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The term cab forward refers to various rail and road vehicle designs that place the driver’s compartment substantially farther towards the front than is common practice.
The cab forward design allows the passenger area to be much larger than in other similar sized automobiles.
The first modern mass-produced, U.S. automobile using the cab forward concept was the Pacer, introduced in 1975 by American Motors Corporation (AMC). The company did not call it “cab forward”, but the Pacer’s layout placed the passenger compartment further forward than was typical to that time. Moreover, its wheels were pushed to the corners resulting in short overhangs, the body was relatively wide to total length, as well as the A-pillars were moved forward and the windshield was placed over part of the engine compartment. In addition to the “cab forward” design, the AMC Pacer contained many other features that were considered to be ahead of their time and did not enter mainstream automobiles until the 1990s.
The term “cab forward” was a marketing term used by Chrysler Corporation starting in 1992 to describe styling and engineering features that were similar to those seen on the AMC Pacer and the Lamborghini Portofino, which improved cornering and interior space The passenger cabin was “pushed forward” so that the front wheel well directly abutted the leading edge of the front doors, and the windshield extended forward over the engine, while the rear wheels were shifted towards the back corners of the vehicle. Moving the wheels to the edges allowed designers to enlarge the interior while improving ride and cornering. Numerous models built from 1993 to 2004 on the Chrysler LH platform, the JA and JR platforms (“cloud cars”), and the PL platform (Neon), were specifically marketed as cab forward cars. Chrysler claimed to be the first to apply these features to a full-size car.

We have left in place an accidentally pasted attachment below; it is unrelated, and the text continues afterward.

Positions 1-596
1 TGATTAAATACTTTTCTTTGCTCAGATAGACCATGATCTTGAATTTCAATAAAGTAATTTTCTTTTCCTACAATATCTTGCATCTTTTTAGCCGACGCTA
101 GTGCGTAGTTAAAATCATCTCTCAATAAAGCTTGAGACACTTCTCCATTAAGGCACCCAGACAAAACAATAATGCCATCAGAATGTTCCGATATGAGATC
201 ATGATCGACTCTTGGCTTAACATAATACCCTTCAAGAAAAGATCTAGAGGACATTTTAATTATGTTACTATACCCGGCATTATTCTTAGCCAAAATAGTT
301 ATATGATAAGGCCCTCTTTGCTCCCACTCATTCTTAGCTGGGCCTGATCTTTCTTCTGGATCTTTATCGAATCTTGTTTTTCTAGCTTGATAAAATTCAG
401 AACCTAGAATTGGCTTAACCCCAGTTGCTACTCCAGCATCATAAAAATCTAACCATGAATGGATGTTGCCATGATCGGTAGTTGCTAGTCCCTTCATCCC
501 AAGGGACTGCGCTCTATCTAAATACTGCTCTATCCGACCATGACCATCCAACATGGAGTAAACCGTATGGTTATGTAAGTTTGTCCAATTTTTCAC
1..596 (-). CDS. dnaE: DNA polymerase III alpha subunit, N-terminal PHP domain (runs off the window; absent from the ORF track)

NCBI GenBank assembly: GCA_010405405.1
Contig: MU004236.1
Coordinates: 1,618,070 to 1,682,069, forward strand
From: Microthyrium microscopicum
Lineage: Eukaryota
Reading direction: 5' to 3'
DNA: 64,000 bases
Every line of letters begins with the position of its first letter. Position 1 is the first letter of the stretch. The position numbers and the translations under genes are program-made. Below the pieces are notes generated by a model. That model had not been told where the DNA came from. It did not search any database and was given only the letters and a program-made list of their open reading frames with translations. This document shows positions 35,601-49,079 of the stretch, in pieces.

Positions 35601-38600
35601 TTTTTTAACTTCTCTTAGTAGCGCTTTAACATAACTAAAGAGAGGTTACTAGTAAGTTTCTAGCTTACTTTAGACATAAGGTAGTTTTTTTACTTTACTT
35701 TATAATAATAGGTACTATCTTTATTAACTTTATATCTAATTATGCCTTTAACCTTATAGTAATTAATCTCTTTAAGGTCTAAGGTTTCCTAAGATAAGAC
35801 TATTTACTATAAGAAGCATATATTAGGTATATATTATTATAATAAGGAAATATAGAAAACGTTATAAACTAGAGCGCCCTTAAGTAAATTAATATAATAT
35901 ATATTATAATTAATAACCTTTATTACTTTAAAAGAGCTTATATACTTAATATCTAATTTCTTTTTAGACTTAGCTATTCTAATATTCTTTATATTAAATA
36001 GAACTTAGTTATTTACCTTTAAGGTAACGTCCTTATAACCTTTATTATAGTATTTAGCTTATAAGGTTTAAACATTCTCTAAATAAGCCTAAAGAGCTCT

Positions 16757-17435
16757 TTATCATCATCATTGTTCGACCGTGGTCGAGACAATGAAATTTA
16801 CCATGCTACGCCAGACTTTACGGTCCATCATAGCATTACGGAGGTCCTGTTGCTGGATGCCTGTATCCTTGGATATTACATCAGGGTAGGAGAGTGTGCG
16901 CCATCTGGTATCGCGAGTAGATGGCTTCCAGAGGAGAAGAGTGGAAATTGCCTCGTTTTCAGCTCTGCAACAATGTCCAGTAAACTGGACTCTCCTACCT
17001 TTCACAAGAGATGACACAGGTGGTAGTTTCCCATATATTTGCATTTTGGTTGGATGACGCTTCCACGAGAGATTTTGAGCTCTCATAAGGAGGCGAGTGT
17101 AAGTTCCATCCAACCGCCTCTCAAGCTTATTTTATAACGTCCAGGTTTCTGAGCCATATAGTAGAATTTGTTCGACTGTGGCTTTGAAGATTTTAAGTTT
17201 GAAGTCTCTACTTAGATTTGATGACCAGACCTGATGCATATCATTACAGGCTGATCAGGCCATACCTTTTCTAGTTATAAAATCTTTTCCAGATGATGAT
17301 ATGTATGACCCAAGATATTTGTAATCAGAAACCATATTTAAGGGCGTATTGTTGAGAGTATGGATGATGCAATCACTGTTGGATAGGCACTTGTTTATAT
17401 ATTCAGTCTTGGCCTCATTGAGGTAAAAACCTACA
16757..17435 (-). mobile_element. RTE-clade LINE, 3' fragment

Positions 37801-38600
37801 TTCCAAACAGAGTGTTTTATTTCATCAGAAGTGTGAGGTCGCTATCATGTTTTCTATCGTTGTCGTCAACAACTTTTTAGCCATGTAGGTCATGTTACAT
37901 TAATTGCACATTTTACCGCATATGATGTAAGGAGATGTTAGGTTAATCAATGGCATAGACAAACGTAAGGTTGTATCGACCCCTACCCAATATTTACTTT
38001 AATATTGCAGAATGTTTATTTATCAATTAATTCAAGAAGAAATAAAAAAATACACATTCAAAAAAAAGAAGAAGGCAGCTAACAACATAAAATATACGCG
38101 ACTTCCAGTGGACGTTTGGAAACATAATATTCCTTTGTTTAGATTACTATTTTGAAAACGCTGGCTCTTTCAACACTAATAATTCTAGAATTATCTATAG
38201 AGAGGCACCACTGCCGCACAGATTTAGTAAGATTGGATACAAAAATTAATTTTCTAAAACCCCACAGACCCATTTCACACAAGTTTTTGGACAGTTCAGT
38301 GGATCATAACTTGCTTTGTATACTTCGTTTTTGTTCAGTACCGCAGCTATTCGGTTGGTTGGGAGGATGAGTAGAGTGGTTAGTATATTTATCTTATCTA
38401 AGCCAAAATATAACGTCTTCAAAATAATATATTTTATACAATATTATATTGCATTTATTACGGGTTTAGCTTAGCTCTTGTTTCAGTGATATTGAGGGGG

Main article: Cab over
In road vehicle design, Cab forward, also known as Cab-over, COE (Cab Over Engine), or forward control, is a body style of truck or van that has a vertical front or “flat face”, with the cab sitting above the front axle. This body design allows for a more compact configuration. For example, the Jeep Forward Control model was the first time the payload (or pickup box) length – 9-foot (274 cm) with the tailgate up – exceeded the wheelbase of a truck.
The cab forward truck configuration is currently common among European and Japanese truck manufacturers, because the laws governing overall vehicle lengths are strict and the body style allows longer trailers or a longer cargo area for the same overall length than a standard truck (with an engine compartment ahead of a conventional cabin). Better visibility and maneuverability in tight quarters, such as for city delivery, is a benefit of locating the truck’s cab up front. Large trucks of this type are most often described as cab over engine (COE) or cab over models.